Projective geometry
Introduction to the projective geometry of 2d and 3d space. Geometric modelling of the imaging process using linear projective camera models and forward/backward projection of image point and image line features. Estimation of planar homographies and their application to plane-to-plane image mapping, image registration and stitching of panoramic views from multiple images. Epipolar geometry of two and three projective images. Estimation of the fundamental matrix and the trifocal tensor to describe the un-calibrated multi-view geometry. Application of un-calibrated multi-view geometry to projective 3d scene reconstruction from multiple images. Algorithms and techniques for camera calibration. Estimation of the essential matrix to describe calibrated two-view geometry with applications to metric 3d scene reconstruction. Simultaneous localisation and mapping (SLAM) algorithms using bundle adjustment to recover camera and scene geometry from image sequences. Auto-calibration techniques for recovering metric information from video sequences of un-calibrated images.
Assessment Breakdown%
Course Work100.00%
Course Work
Assessment Type Assessment Description Outcome addressed % of total Assessment Date
Project For a given case-study apply computer vision methodologies and implement algorithms to capture, process, and extract relevant information from image or video data. 1,2,3 50.0 Week 8
Project For a given case-study implement algorithms to extract and measure features from image or video data, estimate scene geometry parameters, and evaluate the accuracy of the results. 3,4,5 50.0 Sem End
No End of Module Formal Examination
Reassessment Requirement
Coursework Only
This module is reassessed solely on the basis of re-submitted coursework. There is no repeat written examination.

The institute reserves the right to alter the nature and timings of assessment


Module Workload

Workload: Full Time
Workload Type Workload Description Hours Frequency Average Weekly Learner Workload
Lecture Presentation of theory 2.0 Every Week 2.00
Lab Lab supporting lectures 2.0 Every Week 2.00
Independent Learning Student reads recommended materials and practices implementation 3.0 Every Week 3.00
Total Hours 7.00
Total Weekly Learner Workload 7.00
Total Weekly Contact Hours 4.00
Workload: Part Time
Workload Type Workload Description Hours Frequency Average Weekly Learner Workload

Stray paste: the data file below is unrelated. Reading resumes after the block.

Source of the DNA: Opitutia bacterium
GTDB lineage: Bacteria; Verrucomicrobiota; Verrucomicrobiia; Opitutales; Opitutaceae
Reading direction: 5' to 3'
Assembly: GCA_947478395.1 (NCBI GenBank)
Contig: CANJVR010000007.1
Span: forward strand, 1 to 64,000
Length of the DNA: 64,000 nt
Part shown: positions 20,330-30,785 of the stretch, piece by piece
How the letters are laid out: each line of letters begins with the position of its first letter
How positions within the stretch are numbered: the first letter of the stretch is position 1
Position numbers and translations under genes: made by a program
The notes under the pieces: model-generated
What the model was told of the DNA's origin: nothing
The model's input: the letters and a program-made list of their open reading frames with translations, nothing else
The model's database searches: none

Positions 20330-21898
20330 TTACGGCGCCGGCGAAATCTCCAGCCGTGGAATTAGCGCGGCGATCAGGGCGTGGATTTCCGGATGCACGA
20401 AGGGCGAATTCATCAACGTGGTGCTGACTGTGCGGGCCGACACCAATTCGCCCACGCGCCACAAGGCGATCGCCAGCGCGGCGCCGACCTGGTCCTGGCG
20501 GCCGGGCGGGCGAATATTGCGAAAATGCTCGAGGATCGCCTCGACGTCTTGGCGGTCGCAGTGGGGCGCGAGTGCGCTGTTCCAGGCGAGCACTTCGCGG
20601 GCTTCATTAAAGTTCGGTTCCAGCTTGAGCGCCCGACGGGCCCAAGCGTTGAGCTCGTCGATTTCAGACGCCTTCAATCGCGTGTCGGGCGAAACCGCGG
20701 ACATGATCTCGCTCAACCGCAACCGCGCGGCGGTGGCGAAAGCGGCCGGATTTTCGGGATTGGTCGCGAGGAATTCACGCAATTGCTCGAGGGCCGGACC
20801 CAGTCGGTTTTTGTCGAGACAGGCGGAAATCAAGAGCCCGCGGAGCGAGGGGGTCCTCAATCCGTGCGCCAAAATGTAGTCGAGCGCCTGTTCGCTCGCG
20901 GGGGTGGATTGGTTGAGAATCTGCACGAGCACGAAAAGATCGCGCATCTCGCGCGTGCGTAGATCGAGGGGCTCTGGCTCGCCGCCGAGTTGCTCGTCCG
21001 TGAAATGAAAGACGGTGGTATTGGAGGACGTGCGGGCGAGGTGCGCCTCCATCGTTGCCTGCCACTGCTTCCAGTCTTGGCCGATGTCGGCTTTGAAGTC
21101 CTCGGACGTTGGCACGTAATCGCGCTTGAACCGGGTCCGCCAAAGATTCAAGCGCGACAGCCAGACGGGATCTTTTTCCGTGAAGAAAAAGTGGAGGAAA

Lecture Presentation of theory 2.0 Every Week 2.00
Lab Lab supporting lectures 2.0 Every Week 2.00
Independent Learning Student reads recommended materials and practices implementation 3.0 Every Week 3.00
Total Hours 7.00
Total Weekly Learner Workload 7.00
Total Weekly Contact Hours 4.00

Module Resources

Recommended Book Resources
  • McGlone, J. C., Mikhail, E. M., Bethel, J. S., Mullen, R., & American Society for Photogrammetry and Remote Sensing 2004, Manual of photogrammetry, 5th edition Ed., American Society for Photogrammetry and Remote Sensing [ISBN: 1570830711]
Supplementary Book Resources
  • Nikos Paragios, Yunmei Chen, and Olivier Faugeras 2005, Handbook of Mathematical Models in Computer Vision, Springer [ISBN: 1441938850]
  • Berthold Klaus Paul Horn 1986, Robot Vision, MIT Press [ISBN: 0262081598]
  • Richard Hartley and Andrew Zisserman 2004, Multiple View Geometry in Computer Vision, 2nd edition Ed., Cambridge University Press [ISBN: 0521540518]
  • Rafael C. Gonzalez and Richard E. Woods 2017, Digital Image Processing, 4th edition Ed., Pearson [ISBN: 1292223049]
  • Olivier Faugeras, Quang-Tuan Luong, and T. Papadopoulou 2001, The Geometry of Multiple Images: The Laws that Govern the Formation of Images of a Scene and some of their Applications, MIT Press [ISBN: 0262562049]
  • Olivier Faugeras 1993, Three-Dimensional Computer Vision: A Geometric Viewpoint, MIT Press [ISBN: 0262061589]
  • Gerhard Winkler 2012, Image Analysis, Random Fields and Dynamic Monte Carlo Methods: A Mathematical Introduction, 2nd edition Ed., Springer [ISBN: 3642629113]
This module does not have any article/paper resources
Other Resources

Module Delivered in

Programme Code Programme Semester Delivery
CR_KARIN_9 Master of Science in Artificial Intelligence 2 Elective

Cork Institute of Technology
Rossa Avenue, Bishopstown, Cork

Tel: 021-4326100     Fax: 021-4545343
Email: help@cit.edu.ie